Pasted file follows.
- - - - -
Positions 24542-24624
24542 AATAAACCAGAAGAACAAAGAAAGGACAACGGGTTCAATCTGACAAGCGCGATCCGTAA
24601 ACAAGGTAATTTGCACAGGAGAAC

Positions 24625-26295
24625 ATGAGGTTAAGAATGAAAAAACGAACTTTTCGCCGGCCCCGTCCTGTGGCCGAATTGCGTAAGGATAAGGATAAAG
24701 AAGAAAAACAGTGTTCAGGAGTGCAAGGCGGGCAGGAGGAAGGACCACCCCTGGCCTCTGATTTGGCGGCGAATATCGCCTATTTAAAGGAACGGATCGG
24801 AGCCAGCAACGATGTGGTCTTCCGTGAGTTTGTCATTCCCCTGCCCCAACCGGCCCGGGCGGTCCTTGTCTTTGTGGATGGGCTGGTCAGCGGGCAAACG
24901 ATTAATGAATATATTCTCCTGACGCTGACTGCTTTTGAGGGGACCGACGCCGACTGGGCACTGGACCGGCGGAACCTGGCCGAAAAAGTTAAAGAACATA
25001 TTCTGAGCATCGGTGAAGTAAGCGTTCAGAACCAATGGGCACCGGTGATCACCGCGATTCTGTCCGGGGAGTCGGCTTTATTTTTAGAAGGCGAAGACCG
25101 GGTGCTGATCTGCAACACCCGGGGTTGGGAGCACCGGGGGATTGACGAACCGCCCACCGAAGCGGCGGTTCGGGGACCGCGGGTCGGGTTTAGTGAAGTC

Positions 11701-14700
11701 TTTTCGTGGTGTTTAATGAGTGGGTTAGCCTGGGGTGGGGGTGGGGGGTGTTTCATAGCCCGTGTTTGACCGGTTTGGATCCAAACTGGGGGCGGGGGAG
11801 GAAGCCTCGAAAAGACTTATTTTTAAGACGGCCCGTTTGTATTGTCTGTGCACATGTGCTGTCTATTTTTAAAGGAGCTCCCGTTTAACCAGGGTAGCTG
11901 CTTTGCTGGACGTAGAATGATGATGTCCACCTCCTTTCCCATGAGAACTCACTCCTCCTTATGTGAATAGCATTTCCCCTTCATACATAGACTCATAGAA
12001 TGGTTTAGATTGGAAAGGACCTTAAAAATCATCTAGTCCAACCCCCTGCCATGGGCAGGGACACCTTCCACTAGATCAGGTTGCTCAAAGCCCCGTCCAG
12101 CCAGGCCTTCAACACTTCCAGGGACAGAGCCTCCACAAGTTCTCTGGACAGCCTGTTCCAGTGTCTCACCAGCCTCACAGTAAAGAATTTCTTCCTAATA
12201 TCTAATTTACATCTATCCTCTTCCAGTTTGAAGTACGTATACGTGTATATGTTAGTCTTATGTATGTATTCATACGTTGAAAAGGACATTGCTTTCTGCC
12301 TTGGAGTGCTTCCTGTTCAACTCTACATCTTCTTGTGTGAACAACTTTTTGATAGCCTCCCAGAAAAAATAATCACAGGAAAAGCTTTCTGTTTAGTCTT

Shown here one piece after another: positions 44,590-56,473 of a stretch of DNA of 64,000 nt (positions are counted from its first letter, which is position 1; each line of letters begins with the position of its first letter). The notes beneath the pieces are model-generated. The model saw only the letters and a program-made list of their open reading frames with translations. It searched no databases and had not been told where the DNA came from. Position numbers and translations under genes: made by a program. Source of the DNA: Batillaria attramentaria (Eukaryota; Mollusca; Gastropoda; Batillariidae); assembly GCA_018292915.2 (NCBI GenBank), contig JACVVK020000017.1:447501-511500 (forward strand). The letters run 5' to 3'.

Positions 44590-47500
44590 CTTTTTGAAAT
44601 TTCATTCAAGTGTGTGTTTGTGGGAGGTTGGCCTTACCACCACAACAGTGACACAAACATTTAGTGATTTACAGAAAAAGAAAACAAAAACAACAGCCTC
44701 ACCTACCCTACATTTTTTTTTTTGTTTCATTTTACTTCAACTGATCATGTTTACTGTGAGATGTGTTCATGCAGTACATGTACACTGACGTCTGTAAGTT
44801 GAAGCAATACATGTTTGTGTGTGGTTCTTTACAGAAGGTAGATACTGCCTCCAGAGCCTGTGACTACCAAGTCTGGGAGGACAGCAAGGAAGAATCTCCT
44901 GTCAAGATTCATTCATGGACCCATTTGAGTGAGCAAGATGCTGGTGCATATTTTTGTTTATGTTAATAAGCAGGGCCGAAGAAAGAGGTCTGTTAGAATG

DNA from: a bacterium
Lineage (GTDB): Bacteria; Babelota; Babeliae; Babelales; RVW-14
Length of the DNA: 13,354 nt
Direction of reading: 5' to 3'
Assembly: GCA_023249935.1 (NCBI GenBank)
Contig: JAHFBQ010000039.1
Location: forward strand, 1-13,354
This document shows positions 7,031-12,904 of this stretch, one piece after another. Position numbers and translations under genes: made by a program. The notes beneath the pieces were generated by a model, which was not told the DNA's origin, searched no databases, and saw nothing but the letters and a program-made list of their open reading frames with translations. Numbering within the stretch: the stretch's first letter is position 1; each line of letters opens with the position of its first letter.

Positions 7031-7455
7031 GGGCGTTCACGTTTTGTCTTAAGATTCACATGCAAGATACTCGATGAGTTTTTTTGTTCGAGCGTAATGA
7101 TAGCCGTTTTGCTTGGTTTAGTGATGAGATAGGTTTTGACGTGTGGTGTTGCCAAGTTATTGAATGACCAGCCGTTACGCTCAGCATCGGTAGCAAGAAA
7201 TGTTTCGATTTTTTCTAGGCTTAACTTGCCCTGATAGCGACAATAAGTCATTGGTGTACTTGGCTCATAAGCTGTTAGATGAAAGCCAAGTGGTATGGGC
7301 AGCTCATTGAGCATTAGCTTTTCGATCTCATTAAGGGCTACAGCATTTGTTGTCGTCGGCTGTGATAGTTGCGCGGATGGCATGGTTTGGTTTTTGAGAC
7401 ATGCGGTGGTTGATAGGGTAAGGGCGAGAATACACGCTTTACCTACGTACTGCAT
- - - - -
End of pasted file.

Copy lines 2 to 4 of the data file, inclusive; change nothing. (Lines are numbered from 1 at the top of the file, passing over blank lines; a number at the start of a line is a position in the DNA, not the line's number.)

24542 AATAAACCAGAAGAACAAAGAAAGGACAACGGGTTCAATCTGACAAGCGCGATCCGTAA
24601 ACAAGGTAATTTGCACAGGAGAAC

Positions 24625-26295